It is difficult to forget the headline published in The Sun after England's 2010 World Cup group stage opponents were revealed.
Adorning a front page with the acronym 'EASY' - standing for England, Algeria, Slovenia and USA, or in this case 'Yanks' - reeked of arrogance and conceit. In the end, Fabio Capello's men made a mockery of their top-seed billing with three performances that were at best turgid, at worst inept, before their humiliation at the hands of Germany. Complacency bred mediocrity.
With this in mind, the news that England will not be among the top seeds for the 2014 World Cup in Brazil is a blessing in disguise.
It is ostensibly disastrous for Roy Hodgson. The high probability of facing one of the world's elite - Spain, Argentina, Brazil or Germany, in particular - is enough to fill English hearts with trepidation.
Xavi and Andreas Iniesta are light years ahead in thought and execution. Lionel Messi would have little trouble outfoxing Phil Jagielka. Mesut Ozil would torment the country that has taken him under his wing since his summer move from Arsenal.
But after years of suspicion, we have it in print: England are not one of the top eight sides at the World Cup.
No discussion, no argument. Simply a grim-faced reality that we are a second-rate nation, below Belgium, Switzerland and Colombia.
They are top seeds because they waltzed through qualification with bombast and swagger. Although England were impressive in vanquishing Montenegro and Poland, they made qualifying from an uninspiring group more difficult than it should have been.
But it is important to embrace rather than shun such realism. England can work with their unfamiliar underdog status, for they play some of their best football when their backs are against the wall.
When they fell behind against Sweden in the group stages of Euro 2012, they found an extra gear and sealed a 3-2 win thanks to Danny Welbeck's audacious flicked finish. They showed grit against Ukraine to secure a crucial draw last month, and attacked their most recent opponents with confidence and vivacity when they could have gone into their shell.
England will need to do it again on the big stage. Whatever hand the draw in December deals them, their group will be fraught with danger.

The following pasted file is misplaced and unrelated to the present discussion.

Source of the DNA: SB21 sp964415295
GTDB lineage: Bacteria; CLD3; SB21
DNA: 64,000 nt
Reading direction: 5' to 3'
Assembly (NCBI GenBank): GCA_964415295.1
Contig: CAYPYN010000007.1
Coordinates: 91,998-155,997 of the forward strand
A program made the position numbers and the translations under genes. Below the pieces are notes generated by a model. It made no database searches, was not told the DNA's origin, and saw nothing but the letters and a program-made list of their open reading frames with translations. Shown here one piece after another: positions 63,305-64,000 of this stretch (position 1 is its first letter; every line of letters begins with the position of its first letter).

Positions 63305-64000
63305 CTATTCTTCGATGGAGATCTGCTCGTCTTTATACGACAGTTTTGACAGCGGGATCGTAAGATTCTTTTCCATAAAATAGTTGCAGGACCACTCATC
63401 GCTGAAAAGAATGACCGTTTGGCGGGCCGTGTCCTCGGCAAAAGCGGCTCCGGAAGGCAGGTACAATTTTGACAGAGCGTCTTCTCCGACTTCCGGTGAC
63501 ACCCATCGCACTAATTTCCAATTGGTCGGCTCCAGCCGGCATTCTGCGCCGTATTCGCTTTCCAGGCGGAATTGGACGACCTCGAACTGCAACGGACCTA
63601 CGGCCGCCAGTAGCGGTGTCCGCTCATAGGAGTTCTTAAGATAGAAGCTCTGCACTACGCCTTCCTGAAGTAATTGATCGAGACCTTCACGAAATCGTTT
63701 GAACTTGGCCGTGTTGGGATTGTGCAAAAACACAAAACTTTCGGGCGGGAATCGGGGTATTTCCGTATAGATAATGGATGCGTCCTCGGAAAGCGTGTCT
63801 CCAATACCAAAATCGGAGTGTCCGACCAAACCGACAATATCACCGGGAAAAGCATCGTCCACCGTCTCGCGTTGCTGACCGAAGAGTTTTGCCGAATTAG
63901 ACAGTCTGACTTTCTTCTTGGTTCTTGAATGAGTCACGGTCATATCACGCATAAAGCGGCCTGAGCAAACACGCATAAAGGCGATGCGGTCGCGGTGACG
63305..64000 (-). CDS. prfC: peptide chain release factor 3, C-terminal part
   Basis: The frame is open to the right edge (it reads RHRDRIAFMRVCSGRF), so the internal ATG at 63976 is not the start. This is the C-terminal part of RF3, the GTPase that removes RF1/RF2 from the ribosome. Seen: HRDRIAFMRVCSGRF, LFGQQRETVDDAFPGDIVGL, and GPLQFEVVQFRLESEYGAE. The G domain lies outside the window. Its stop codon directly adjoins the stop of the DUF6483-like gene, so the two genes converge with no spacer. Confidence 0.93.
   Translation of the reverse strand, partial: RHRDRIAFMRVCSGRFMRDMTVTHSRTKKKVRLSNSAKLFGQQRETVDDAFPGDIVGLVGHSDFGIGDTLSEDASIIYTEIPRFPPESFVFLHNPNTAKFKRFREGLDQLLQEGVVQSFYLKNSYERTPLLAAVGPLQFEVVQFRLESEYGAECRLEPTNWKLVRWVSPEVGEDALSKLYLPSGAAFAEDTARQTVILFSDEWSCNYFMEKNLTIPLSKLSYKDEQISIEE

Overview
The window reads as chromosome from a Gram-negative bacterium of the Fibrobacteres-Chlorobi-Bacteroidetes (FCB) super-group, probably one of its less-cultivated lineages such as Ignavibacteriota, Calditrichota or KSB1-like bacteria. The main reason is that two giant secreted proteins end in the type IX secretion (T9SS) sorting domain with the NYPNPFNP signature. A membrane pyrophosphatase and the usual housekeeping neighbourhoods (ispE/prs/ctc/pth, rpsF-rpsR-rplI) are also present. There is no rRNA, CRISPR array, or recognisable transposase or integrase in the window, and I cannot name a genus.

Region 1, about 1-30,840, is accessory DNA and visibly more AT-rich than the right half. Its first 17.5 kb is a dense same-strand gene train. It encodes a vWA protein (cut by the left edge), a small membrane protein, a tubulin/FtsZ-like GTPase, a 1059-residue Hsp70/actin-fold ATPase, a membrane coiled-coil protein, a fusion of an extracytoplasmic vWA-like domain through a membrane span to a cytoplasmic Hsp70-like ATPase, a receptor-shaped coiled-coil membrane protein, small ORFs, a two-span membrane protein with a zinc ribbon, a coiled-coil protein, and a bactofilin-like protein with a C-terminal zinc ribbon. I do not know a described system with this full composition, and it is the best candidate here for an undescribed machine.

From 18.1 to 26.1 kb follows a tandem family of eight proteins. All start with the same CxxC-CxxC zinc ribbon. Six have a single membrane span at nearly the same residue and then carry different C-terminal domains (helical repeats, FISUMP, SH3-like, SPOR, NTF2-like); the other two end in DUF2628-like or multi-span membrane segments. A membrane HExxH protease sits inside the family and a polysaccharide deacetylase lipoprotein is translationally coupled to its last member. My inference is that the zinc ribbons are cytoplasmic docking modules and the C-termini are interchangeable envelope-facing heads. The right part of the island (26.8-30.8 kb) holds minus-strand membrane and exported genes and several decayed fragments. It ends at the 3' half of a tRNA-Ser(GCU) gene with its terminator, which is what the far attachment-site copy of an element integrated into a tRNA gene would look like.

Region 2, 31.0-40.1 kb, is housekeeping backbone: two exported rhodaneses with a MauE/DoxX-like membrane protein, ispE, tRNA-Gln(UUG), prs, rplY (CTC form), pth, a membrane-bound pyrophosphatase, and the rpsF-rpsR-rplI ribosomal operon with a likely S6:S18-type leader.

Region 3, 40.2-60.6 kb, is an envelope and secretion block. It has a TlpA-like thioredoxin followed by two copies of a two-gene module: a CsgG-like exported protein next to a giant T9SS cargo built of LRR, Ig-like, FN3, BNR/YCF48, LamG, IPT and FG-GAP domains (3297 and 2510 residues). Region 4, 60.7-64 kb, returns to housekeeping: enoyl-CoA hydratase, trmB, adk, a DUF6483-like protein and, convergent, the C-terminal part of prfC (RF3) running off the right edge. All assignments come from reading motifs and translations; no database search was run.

Switzerland are probably the weakest of the top seeds, but are extremely well-coached by the retiring Ottmar Hitzfeld: a close-knit squad will want to give the 64-year-old a send-off to remember. Belgium's Romelu Lukaku, Eden Hazard and Jan Vertonghen would relish the chance to take on their Premier League counterparts; Colombia's Falcao would lick his lips at the prospect of facing Jagielka and Gary Cahill.
Put simply, whichever of the eight seeded sides England are drawn against, they will have to be excellent. No coasting, no complacency.
Hodgson ventured outside his comfort zone by selecting Andros Townsend for the final two qualifiers, but his real strength is in drilling and organising teams to make them difficult to beat - which they are, having lost just one game in open play since his appointment in May 2012.
The 66-year-old will purge any whiff of complacency from his players' minds. Veterans Steven Gerrard, Ashley Cole and Frank Lampard travel to South America with the lingering feeling that it could be their last major tournament.
It is refreshing to know eight months before the tournament starts that there is no scope for false starts or stuttering first halves. England are officially second-rate and will play every game at the World Cup knowing they could lose it.
The elder contingent is older and wiser for its mistakes, and the younger members sheltered from the detritus of previous campaigns. The balance of the squad is right; the temperament of the players in the aftermath of victory at Wembley on Tuesday night was right.
No more excuses, no more confusion. England are not one of the top seeds because they are not one of the top sides. If humility and diligence reign, Hodgson's men could do themselves proud.